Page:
Observed and predicted effects of climate change on species abundance in protected areas

A. Johnston, M. Ausden, A.M. Dodd, R.B. Bradbury, D.E. Chamberlain, F. Jiguet, C.D. Thomas, A.S.C.P. Cook, S.E. Newson, N. Ockendon, M.M. Rehfisch, S. Roos, C.B. Thaxter, A. Brown, H.Q.P. Crick, A. Douse, R.A. McCall, H. Pontier, D.A. Stroud, B. CadiouO. Crowe, B. Deceuninck, M. Hornman, J.W. Pearce-Higgins

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The dynamic nature and diversity of species' responses to climate change poses significant difficulties for developing robust, long-term conservation strategies. One key question is whether existing protected area networks will remain effective in a changing climate. To test this, we developed statistical models that link climate to the abundance of internationally important bird populations in northwestern Europe. Spatial climate-abundance models were able to predict 56% of the variation in recent 30-year population trends. Using these models, future climate change resulting in 4.0C global warming was projected to cause declines of at least 25% for more than half of the internationally important populations considered. Nonetheless, most EU Special Protection Areas in the UK were projected to retain species in sufficient abundances to maintain their legal status, and generally sites that are important now were projected to be important in the future. The biological and legal resilience of this network of protected areas is derived from the capacity for turnover in the important species at each site as species' distributions and abundances alter in response to climate. Current protected areas are therefore predicted to remain important for future conservation in a changing climate.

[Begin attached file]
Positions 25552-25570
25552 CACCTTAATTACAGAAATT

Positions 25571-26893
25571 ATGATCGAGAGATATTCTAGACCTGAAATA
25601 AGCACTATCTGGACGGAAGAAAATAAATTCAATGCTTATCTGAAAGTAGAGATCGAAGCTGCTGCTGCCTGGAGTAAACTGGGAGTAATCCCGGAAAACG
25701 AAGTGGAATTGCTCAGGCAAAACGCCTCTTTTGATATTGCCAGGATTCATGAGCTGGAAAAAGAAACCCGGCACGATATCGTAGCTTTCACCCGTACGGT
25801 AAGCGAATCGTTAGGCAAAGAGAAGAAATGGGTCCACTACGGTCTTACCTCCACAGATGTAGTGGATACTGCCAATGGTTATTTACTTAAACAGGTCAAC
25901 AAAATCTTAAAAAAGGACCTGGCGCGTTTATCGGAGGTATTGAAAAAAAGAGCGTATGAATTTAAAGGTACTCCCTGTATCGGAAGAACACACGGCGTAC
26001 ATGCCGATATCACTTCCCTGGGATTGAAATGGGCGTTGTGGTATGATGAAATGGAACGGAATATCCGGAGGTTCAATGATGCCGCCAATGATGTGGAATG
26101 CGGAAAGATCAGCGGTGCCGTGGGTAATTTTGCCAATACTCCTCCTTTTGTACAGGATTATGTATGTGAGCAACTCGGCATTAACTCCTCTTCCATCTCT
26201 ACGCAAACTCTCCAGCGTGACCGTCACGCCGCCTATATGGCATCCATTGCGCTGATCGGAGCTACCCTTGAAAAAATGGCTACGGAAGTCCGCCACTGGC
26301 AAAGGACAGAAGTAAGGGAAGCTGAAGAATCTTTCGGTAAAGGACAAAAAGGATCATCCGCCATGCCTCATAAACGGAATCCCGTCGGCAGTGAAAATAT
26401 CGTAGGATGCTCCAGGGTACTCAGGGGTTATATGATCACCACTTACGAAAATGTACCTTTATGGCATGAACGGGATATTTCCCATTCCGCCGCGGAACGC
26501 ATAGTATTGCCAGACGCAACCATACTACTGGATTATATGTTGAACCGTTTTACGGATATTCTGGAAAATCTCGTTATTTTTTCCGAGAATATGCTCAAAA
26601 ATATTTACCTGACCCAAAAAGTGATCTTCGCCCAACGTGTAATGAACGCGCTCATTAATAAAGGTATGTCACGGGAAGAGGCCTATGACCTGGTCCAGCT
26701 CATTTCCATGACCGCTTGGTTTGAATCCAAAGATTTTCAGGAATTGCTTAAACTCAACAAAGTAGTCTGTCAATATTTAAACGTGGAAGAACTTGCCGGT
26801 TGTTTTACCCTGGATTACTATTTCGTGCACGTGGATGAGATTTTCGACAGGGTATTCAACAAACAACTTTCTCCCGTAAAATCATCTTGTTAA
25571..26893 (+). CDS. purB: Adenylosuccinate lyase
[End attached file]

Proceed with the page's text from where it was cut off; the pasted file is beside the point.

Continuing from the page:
Original languageEnglish
Pages (from-to)1055-1061
Number of pages7
JournalNature Climate Change
Issue number12
Early online date3 Nov 2013
Publication statusPublished - Dec 2013

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